Monthly Archives: September 2011

September 25, 2011

We Are Not Alone

Aaron Copland, one of the great American composers of the past century, told the story of browsing in a bookshop one day, when he noticed a woman buying one of his books, “What To Listen for in Music”, together with a paperback edition of a Shakespearean play. As the customer left the shop, Copland stopped […]

September 18, 2011


“The decisive step toward democracy”, says Prof. Adam Przeworski, “is the devolution of power from a group of people to a set of rules”. The rules and principles on which the functioning of Mexican democracy is based are many, but they have never achieved the supremacy that is the essential requisite for democracy. This does […]

September 11, 2011


Luis Rubio One of my teachers, Roy Macridis, was fond of saying that public policy, in particular that which is relative to foreign policy, should be evaluated not for its objectives but for its consequences. The theme that especially grieved him was the Vietnam War, concerning which his pithy affirmation was that the United States […]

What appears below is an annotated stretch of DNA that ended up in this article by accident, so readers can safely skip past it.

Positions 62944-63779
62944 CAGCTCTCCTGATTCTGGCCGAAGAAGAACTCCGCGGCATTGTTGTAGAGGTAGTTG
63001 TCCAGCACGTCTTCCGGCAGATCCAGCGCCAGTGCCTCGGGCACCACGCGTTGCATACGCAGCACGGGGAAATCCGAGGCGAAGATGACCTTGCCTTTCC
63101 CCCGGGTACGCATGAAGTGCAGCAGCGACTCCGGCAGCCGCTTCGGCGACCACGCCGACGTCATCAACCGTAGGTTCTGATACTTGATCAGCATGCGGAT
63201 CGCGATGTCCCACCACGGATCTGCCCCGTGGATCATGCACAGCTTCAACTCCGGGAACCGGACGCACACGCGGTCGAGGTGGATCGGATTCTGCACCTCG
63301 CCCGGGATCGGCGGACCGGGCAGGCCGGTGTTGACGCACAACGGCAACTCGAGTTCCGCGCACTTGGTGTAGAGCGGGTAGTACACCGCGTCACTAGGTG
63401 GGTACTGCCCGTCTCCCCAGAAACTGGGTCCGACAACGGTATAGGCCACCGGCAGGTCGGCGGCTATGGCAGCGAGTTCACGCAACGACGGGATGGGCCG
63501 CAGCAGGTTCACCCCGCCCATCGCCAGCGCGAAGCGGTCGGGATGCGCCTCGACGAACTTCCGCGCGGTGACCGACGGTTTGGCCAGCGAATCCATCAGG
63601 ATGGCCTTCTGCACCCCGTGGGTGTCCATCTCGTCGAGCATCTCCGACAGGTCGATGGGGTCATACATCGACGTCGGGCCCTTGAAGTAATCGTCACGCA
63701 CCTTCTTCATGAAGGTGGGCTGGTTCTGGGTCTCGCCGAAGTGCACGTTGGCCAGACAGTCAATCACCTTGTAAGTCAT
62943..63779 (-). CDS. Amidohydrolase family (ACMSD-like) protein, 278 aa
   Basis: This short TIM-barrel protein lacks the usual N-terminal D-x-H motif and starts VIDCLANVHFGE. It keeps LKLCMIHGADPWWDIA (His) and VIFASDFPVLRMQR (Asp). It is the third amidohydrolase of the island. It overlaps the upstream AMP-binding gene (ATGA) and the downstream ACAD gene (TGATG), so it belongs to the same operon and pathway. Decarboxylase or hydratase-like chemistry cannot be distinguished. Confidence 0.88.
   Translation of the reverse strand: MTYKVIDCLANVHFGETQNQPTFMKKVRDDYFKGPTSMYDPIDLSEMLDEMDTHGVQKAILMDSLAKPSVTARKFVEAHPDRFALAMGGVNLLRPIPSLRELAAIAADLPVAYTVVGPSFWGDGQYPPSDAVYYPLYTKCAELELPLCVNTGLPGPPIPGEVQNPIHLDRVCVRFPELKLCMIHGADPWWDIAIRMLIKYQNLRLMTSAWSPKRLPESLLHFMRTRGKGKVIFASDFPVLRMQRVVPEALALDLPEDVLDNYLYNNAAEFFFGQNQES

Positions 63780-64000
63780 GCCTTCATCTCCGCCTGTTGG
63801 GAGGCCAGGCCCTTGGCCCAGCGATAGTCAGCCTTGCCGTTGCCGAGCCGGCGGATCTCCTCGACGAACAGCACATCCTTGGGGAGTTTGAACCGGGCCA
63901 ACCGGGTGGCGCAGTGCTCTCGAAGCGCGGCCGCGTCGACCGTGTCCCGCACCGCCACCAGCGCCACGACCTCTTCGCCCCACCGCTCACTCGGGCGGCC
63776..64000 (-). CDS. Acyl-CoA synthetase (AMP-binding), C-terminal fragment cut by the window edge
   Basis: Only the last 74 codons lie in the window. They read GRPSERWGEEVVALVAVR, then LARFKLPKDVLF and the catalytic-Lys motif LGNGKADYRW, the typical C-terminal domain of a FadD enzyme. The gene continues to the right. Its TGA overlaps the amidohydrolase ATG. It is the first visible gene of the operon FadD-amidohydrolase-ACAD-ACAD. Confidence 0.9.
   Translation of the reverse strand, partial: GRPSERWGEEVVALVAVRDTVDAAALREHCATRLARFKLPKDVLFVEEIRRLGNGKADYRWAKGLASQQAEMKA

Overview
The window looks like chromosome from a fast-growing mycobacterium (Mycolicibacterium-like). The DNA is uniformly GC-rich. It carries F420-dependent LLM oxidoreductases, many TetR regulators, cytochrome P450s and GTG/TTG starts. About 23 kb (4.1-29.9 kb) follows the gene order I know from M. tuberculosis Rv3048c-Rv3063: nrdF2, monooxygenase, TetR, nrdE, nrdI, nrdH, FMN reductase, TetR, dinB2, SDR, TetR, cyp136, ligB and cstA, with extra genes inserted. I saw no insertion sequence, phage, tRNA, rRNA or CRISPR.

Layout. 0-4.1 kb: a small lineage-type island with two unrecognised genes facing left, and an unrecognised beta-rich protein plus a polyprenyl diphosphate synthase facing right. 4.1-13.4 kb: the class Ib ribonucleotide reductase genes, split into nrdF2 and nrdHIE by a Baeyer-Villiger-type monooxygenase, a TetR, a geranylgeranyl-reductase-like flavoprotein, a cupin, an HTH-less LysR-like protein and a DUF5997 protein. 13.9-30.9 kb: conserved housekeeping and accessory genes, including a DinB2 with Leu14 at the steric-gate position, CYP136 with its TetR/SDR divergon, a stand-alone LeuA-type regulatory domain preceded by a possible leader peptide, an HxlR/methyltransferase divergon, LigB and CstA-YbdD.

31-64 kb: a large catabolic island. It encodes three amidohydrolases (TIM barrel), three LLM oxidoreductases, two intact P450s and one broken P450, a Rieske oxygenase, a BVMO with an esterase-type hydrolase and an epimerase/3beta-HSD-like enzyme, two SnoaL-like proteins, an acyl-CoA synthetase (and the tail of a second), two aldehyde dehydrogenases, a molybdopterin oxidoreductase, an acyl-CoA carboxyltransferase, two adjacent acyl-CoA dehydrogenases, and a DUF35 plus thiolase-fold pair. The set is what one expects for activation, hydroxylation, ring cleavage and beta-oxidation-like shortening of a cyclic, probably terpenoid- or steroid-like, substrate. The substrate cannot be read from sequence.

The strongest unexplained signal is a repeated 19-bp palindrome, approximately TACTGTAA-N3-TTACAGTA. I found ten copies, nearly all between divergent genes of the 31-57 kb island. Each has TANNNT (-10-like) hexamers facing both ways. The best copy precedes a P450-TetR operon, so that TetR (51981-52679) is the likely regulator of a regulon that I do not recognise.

Drugs Here and There

In the guise of Sherlock Holmes, many Mexicans ask, where is the narco-capo of the Potomac? The fact that the narcotics market in the U.S is such an important and central factor in the flow of drugs through Mexican territory has led to the conclusion that the ways and means of narco functioning in both […]

September 4, 2011

Lousy Deadbeat Copper

The film Sarafina!, starring Whoopi Goldberg, takes place in the South Africa of the Apartheid. Whoopi plays a teacher who attempts to instill a sense of dignity and a spirit of freedom in some children who suffer from an impenetrable climate of discrimination. Although this was a remote and distant place, radically different from ours […]